A train station, railway station, railroad station, or depot is a railway facility or area where trains stop to load or unload passengers or freight. It consists of at least one track-side platform and a station building providing such ancillary services as ticket sales and waiting rooms. If a station is on a single-track line, it has a passing loop to facilitate traffic movements; the smallest stations are most referred to as "stops" or, in some parts of the world, as "halts". Stations elevated. Connections may be available to intersecting rail lines or other transport modes such as buses, trams or other rapid transit systems. In British English, traditional usage favours railway station or station though train station, perceived as an Americanism, is now about as common as railway station in writing. In British usage, the word station is understood to mean a railway station unless otherwise qualified. In American English, the most common term in contemporary usage is train station. In North America, the term depot is sometimes used as an alternative name for station, along with the compound forms train depot, railway depot, railroad depot, but applicable for goods, the term depot is not used in reference to vehicle maintenance facilities in American English.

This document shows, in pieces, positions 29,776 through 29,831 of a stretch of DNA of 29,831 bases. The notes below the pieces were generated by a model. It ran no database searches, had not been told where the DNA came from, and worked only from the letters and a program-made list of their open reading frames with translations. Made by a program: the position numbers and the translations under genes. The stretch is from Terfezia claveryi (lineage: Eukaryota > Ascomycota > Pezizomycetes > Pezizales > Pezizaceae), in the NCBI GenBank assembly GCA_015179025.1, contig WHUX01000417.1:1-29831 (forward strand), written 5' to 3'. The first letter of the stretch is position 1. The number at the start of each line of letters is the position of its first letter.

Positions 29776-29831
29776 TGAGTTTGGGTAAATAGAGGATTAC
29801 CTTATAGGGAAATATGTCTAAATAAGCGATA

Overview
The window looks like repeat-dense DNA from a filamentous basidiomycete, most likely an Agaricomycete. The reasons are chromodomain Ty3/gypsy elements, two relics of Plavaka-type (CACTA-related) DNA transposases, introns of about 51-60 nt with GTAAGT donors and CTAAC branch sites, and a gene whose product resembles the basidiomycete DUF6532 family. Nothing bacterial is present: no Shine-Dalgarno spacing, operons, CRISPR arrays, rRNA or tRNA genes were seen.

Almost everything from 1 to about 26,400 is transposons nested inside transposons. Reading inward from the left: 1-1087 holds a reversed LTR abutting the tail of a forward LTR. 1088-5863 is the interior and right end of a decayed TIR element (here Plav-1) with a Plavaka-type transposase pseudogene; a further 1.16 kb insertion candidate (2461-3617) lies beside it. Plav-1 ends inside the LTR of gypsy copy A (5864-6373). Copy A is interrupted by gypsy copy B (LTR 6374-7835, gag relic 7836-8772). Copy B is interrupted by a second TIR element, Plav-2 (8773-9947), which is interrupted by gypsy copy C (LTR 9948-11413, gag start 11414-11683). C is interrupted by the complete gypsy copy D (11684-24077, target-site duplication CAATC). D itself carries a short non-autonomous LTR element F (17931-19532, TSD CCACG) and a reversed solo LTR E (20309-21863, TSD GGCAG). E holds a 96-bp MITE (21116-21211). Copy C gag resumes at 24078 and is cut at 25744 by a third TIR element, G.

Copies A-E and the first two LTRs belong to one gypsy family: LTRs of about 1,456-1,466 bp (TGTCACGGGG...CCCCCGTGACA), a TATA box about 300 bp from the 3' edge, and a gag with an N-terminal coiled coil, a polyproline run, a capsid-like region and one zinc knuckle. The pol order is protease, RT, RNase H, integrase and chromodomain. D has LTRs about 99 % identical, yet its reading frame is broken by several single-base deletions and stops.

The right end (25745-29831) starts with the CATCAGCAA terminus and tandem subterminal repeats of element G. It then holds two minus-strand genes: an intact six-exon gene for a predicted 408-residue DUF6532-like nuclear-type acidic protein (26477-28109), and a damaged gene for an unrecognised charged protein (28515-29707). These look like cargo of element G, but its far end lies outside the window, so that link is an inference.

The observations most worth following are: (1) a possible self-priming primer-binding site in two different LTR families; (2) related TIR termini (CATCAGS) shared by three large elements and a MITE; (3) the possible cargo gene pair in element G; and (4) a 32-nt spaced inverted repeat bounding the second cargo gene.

The world's first recorded railway station was The Mount on the Oystermouth Railway in Swansea, which began passenger service in 1807, although the trains were horsedrawn rather than by locomotives. The two-storey Mount Clare station in Baltimore, which survives as a museum, first saw passenger service as the terminus of the horse-drawn Baltimore and Ohio Railroad on 22 May 1830; the oldest terminal station in the world was Crown Street railway station in Liverpool, built in 1830, on the locomotive hauled Liverpool to Manchester line. As the first train on the Liverpool-Manchester line left Liverpool, the station is older than the Manchester terminal at Liverpool Road; the station was the first to incorporate a train shed. The station was demolished in 1836 as the Liverpool terminal station moved to Lime Street railway station. Crown Street station was converted to a goods station terminal; the first stations had little in the way of amenities. The first stations in the modern sense were on the Liverpool and Manchester Railway, opened in 1830.